Monthly Archives: May 2017

Pickled Garlic

The topic for the May Food in Jars Mastery Challenge was cold pack canning, which as the name suggests, involves putting the food in the jar cold and uncooked before adding liquid and processing. It is a quick and straightforward method but some vegetables and fruits are more suited to this treatment than others.

pickled garlic from britinthesouth.comI found this month’s subject more challenging than previous months purely because of finding something suitable to preserve. I prefer to use seasonal produce from the farmer’s market when I can and many of the best candidates for cold pack canning simply weren’t in season yet.

Luckily, as the clock ticked away towards the end of the month, my friends at Riverview Farms came to the rescue, bringing bundles of freshly picked garlic to the farmer’s market. This wasn’t the dried old stuff with papery skins that you find in the supermarket but plump and juicy garlic cloves not long out of the ground. They are easy to peel and large cloves means it is a quick and easy exercise to fill the jars and before you know it you have some good looking jars of pickled garlic stashed away.

pickled garlic from

I followed Marisa McClellan’s recipe for “Pickled Garlic Cloves” from “Preserving by the Pint”, using homemade pickling spice. Her recipe made 3 half pint jars but I only managed 2, probably because of the large garlic cloves I had.

Pickled Garlic

1 pound fresh garlic, peeled

2 cups red wine vinegar

1 tablespoon pickling salt

2 teaspoons pickling spice (see recipe below)

Put the vinegar in a nonreactive pan, add the pickling salt, and bring to a boil, stirring to dissolve the salt.

Put a teaspoon of the pickling spice mix into each of the two half pint jars, then pack the garlic cloves as tightly as you can into the jar. Pour the hot brine over, leaving half an inch of headspace. Tap the jars to eliminate any air bubbles, wipe the rims, apply the lid and ring and process in a boiling water bath canner for 15 minutes.

Yield: 2 half pint jars

Pickling Spice

3 tbs yellow mustard seeds

1 tbs coriander seeds

1 tbs whole allspice berries

1.5 tsp red pepper flakes

1 tsp ground ginger

2 inch cinnamon stick

4 cloves

2 bay leaves

Make the pickling spice mix, Lightly crush the mustard seeds, coriander seeds, allspice berries and cloves using a pestle and mortar. Break the cinnamon into small pieces and rip up the bay leaves. Add to the mix along with the red pepper flakes and ground ginger. Mix well to combine.

pickling spice from


Pistachio Dukkah Chocolate Bark

Dukkah is an Egyptian spice mix, typically made from nuts, herbs and spices which are dry roasted and then pounded together. In the last couple of years it has cropped up increasingly in food magazines, TV shows and on restaurant menus. The ingredients can vary but typically include cumin, coriander seed and sesame seeds. The nuts used are often hazelnuts or peanuts but almonds and pistachios make fine dukkah too.

pistachio dukkah chocolate bark from britinthesouth.comI first discovered dukkah a few years ago thanks to Hugh Fearnley-Whittingstall, and his brilliant 2011 book and accompanying UK TV series “River Cottage Veg Everyday“. My copy of the book is so frequently used that it is in danger of falling apart. His version of dukkah uses pistachios, and I always have a jar of it on hand in the kitchen. Hugh recommends the classic serving method of dipping bread first in olive oil and then in dukkah. That is a delicious way of eating it but I sprinkle it on all sorts of dishes to add a burst of flavour.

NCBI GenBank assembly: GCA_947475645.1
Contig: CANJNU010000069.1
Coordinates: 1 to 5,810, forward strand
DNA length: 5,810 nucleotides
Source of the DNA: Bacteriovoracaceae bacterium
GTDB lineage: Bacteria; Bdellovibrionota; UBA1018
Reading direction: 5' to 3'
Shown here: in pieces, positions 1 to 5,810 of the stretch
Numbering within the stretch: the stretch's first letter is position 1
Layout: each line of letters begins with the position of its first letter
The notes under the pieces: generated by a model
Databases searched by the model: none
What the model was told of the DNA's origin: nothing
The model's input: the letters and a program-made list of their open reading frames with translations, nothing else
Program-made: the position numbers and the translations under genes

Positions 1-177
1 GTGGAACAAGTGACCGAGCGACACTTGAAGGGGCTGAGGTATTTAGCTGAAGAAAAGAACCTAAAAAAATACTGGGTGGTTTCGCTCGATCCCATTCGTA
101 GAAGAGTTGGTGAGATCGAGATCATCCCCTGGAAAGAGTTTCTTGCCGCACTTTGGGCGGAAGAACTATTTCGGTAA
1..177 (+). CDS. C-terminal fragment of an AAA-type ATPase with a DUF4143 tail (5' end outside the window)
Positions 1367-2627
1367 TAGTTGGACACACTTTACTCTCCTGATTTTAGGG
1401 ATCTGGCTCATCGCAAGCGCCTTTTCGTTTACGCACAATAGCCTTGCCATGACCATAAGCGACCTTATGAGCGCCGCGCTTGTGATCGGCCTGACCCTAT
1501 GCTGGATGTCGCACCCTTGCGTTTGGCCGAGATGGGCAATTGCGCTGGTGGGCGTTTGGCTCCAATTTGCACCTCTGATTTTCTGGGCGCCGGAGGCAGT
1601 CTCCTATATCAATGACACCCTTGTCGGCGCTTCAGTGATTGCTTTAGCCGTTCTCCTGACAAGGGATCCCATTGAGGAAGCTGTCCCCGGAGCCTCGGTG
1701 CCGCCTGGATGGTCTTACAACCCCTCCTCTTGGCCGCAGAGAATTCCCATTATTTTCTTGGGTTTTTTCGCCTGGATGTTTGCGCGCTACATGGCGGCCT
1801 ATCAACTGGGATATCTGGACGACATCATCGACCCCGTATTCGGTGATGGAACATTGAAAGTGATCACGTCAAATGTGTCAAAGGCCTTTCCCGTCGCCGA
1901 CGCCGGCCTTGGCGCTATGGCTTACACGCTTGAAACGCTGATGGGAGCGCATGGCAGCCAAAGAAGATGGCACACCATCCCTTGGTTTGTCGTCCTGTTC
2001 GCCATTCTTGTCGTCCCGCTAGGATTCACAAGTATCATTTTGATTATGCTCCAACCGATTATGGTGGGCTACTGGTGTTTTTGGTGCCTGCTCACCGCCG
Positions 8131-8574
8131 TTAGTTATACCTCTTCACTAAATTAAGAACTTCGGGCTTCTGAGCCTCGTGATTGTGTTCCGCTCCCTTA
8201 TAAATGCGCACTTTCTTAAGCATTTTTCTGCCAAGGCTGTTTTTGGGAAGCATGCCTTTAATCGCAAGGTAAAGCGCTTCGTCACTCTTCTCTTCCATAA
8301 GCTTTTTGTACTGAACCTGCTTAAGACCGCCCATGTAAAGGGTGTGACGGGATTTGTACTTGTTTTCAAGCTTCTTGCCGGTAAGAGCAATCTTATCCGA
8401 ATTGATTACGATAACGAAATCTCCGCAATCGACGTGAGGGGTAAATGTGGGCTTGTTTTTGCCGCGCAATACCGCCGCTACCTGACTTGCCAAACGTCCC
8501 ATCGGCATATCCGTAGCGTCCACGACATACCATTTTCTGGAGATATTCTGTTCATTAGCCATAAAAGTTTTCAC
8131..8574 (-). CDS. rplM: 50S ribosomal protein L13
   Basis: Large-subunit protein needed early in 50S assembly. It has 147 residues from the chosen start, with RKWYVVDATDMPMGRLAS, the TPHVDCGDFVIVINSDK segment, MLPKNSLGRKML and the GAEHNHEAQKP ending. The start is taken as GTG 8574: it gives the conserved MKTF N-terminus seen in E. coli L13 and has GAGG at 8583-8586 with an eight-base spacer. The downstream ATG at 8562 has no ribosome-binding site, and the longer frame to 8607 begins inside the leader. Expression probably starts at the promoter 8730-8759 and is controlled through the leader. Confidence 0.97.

pistachio dukkah chocolate bark from britinthesouth.comIt only recently occurred to me to try mixing dukkah with chocolate. In recent years I’ve had chocolates laced with all sorts of spices and chili and they have always been delicious so I’m not sure why it took me so long to think of this.

I’m glad I did. The spicy mix works brilliantly with dark chocolate and the result is quite addictive.

Pistachio Dukkah Chocolate Bark

Pistachio Dukkah:-

6oz shelled, roasted, salted pistachios, coarsely chopped

1.5 tbsp cumin seeds

1.5 tbsp coriander seeds

2 tbsp sesame seeds

2 tsp chili flakes

0.5 tsp sea salt flakes

Gently toast the cumin and coriander seeds over medium heat in a small pan until they are aromatic. Keep a close eye on them as they can burn easily. Place in a pestle and mortar and lightly crush.

Gently toast the sesame seeds in the same way and then add to the pestle and mortar along with the chopped pistachios. Bash them until the nuts are broken into small pieces, then add the chili flakes and salt. Transfer to a jar where the mix will keep for a few weeks.

pistachio dukkah chocolate bark from

Chocolate Bark:-

6oz dark chocolate (I used 60% Ghiradelli)

8″ x 8″ baking tray lined with baking parchment

3oz pistachio dukkah

Gently melt the chocolate using a double boiler or by placing a heatproof bowl over a pan of water over medium heat. Once the chocolate is melted add 1oz of the dukkah to it and stir to combine. Pour this mixture into the baking tray and spread into a smooth layer with a spatula.

While the chocolate is still molten, sprinkle the top with the other 2oz of dukkah.

Place the tray in a fridge to set for about an hour before enjoying.

pistachio dukkah chocolate bark from